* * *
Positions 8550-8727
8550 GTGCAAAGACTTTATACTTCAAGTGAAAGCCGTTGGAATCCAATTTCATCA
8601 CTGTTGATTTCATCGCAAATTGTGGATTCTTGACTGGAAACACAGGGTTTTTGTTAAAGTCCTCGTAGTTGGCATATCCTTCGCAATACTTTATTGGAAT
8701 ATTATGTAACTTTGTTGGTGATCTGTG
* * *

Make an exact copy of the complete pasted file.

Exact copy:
Positions 8550-8727
8550 GTGCAAAGACTTTATACTTCAAGTGAAAGCCGTTGGAATCCAATTTCATCA
8601 CTGTTGATTTCATCGCAAATTGTGGATTCTTGACTGGAAACACAGGGTTTTTGTTAAAGTCCTCGTAGTTGGCATATCCTTCGCAATACTTTATTGGAAT
8701 ATTATGTAACTTTGTTGGTGATCTGTG